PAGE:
• Institution: Sakarya University, Institute of Social Sciences
  • Abstract: Fundamental issues such as the conflict between Hamas and Israel and the rift between Hamas and Fatah, shaped the Palestinian politics in 2012 as in previous years. Israel opted for military intervention against Hamas once more with the Operation Pillar of Defense. The outcome of negotiations that took place throughout 2012 between Hamas and Fatah over the disagreements between the two sides was far from being satisfactory. The impact of Arab Spring, on the other hand, opened new avenues for a set of new developments in Palestinian politics. Egypt, Turkey and Qatar have formed a new alliance as supportive forces in both Palestinian domestic and foreign policy. In addition to all these, the Palestinian authority's international attempts through United Nations started with the UNESCO membership in 2011 and ended up with obtaining the UN observatory non-membership status in 2012. It was underlined that upgrade in Palestinian UN status would open new avenues for Israel-Palestine relations in the long run. Apart from all these, Palestinian prisoners held in Israeli jails protested the severe prison conditions by hunger strikes.
  • Topic: Politics
  • Political Geography: Turkey, Israel, Egypt, Qatar
  • Author: Robert C. Lieberman
  • Publication Date: 01-2011
  • Content Type: Journal Article
  • Journal: Foreign Affairs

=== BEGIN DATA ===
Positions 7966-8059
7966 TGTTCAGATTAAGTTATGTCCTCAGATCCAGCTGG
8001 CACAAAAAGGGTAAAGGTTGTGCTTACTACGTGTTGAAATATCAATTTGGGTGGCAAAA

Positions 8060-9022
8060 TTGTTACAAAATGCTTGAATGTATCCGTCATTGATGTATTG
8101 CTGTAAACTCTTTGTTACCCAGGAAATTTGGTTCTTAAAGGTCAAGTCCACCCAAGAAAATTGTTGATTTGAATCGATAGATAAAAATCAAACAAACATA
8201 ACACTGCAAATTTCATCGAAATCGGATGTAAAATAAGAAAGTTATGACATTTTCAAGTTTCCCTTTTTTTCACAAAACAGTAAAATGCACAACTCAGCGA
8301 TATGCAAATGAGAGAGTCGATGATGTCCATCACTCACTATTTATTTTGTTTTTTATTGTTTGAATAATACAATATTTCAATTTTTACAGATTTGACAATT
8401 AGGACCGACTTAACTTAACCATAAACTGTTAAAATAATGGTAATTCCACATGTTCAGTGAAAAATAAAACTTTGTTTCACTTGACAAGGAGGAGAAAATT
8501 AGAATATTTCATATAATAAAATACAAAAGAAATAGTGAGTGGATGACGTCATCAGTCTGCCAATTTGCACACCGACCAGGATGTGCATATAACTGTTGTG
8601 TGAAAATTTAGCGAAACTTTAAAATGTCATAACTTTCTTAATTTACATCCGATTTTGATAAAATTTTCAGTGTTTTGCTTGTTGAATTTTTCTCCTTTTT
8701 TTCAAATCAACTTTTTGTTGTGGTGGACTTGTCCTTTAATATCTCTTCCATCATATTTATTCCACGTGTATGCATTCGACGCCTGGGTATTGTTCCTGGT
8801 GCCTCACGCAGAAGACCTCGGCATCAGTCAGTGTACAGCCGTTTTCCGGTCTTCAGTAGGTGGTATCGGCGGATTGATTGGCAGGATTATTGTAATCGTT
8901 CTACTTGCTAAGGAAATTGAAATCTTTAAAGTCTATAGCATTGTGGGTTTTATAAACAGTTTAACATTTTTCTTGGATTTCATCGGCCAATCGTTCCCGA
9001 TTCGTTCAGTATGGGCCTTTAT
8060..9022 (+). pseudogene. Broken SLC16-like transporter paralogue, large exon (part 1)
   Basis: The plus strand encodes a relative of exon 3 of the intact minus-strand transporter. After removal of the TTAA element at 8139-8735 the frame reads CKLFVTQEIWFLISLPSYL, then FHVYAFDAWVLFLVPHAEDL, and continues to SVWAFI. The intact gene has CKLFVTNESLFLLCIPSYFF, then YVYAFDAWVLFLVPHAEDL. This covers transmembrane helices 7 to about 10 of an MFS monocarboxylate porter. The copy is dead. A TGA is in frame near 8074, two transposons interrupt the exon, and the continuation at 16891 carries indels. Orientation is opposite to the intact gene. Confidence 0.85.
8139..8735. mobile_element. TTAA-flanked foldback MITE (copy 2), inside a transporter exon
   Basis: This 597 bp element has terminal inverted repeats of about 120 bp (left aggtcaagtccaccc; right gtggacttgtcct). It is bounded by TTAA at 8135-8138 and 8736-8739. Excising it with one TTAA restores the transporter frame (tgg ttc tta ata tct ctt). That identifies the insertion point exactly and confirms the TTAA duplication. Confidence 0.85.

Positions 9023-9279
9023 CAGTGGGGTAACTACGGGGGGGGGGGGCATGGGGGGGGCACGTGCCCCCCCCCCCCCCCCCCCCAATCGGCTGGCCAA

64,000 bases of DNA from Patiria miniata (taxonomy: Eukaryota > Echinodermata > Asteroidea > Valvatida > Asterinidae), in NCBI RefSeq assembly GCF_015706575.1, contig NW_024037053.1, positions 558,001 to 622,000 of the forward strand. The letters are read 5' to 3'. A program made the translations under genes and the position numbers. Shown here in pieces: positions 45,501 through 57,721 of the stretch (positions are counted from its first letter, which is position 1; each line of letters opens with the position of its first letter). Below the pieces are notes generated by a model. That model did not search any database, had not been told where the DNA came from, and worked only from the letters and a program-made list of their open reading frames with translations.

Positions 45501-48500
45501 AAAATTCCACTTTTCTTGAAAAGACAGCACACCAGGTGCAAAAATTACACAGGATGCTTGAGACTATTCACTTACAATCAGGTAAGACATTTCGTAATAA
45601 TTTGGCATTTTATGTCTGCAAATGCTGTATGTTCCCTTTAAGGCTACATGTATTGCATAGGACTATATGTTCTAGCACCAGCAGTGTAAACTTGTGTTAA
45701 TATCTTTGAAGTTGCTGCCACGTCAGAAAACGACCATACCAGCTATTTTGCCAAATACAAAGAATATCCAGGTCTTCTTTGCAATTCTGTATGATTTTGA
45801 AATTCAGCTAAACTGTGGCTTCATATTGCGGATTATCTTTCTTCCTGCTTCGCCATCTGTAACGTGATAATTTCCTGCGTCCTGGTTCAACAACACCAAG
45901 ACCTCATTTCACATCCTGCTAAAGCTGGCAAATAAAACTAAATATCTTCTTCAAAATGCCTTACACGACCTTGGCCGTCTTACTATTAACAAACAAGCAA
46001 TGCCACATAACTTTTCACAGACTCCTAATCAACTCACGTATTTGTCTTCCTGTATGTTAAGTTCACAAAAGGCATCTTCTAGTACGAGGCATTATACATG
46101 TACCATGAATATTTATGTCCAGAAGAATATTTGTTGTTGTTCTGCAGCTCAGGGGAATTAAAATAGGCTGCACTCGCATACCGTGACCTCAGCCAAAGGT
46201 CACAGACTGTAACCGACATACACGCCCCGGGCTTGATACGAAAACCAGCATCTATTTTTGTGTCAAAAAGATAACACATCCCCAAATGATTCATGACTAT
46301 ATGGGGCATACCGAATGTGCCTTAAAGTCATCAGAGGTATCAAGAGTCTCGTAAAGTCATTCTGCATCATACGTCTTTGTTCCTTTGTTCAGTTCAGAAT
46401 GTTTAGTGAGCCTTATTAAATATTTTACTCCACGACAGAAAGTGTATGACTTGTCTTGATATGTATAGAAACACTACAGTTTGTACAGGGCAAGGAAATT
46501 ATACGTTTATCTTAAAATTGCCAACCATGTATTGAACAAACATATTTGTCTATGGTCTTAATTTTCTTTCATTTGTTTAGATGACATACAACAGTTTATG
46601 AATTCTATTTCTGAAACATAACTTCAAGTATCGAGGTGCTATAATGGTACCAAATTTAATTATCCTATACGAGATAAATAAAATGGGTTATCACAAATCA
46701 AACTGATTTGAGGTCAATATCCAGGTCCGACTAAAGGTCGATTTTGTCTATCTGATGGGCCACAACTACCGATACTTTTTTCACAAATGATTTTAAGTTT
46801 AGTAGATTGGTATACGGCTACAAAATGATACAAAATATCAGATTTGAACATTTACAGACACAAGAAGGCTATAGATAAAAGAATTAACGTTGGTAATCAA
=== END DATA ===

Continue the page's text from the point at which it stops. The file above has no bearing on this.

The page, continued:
• Institution: Council on Foreign Relations
  • Abstract: Increasing inequality in the United States has long been attributed to unstoppable market forces. In fact, as Jacob Hacker and Paul Pierson show, it is the direct result of congressional policies that have consciously -- and sometimes inadvertently -- skewed the playing field toward the rich.
  • Topic: Politics
  • Political Geography: United States
  • Author: European Affairs
  • Publication Date: 03-2011
  • Content Type: Journal Article
  • Journal: European Affairs
  • Institution: The European Institute
  • Abstract: Bosnia, which held elections late last year, is a piece of unfinished business for the international community in the Balkans. Four experts assess the situation and offer contrasting roadmaps for going forward. Read their views in the four articles below.
  • Topic: NATO, Corruption, Politics
  • Political Geography: Bosnia
  • Author: Francis Fukuyama, Nancy Birdsall
  • Publication Date: 03-2011
  • Content Type: Journal Article
  • Journal: Foreign Affairs
  • Institution: Council on Foreign Relations